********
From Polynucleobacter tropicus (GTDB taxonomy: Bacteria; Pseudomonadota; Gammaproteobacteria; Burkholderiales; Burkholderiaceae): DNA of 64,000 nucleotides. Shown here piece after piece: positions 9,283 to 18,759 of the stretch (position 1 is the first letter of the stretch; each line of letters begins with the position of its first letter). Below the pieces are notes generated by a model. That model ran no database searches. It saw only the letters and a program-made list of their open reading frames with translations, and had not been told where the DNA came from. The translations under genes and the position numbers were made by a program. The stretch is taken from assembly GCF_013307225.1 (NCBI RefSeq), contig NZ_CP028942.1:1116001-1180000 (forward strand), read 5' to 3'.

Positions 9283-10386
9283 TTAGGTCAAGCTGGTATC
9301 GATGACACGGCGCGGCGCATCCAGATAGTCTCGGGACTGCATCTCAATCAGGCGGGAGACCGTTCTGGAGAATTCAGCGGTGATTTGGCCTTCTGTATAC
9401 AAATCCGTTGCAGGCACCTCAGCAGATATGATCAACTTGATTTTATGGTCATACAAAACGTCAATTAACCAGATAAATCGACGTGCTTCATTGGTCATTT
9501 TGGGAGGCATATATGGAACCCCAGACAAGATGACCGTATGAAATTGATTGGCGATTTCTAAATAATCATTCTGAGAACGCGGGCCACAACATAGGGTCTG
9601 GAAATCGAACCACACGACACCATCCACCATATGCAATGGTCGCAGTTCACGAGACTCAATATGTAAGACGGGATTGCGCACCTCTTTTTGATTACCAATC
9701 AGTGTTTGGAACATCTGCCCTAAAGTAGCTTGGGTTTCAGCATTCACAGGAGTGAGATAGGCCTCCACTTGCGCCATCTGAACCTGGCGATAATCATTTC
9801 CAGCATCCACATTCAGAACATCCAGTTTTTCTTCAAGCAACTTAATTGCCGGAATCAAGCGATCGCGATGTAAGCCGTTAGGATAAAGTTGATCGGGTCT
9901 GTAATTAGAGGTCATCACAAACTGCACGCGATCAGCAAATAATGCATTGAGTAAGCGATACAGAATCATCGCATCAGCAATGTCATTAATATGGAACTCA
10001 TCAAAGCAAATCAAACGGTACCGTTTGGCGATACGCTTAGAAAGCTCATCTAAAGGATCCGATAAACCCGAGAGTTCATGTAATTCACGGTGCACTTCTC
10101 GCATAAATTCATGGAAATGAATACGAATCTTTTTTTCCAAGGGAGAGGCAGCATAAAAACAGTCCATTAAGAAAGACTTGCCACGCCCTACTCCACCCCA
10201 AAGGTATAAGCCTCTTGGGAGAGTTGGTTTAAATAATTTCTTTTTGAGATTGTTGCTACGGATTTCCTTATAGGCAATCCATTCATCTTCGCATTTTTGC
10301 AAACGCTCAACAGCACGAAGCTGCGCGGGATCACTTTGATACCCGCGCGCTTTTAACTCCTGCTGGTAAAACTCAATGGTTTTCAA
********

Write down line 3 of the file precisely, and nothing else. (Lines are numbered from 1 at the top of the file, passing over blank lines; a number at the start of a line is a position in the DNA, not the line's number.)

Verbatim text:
9283 TTAGGTCAAGCTGGTATC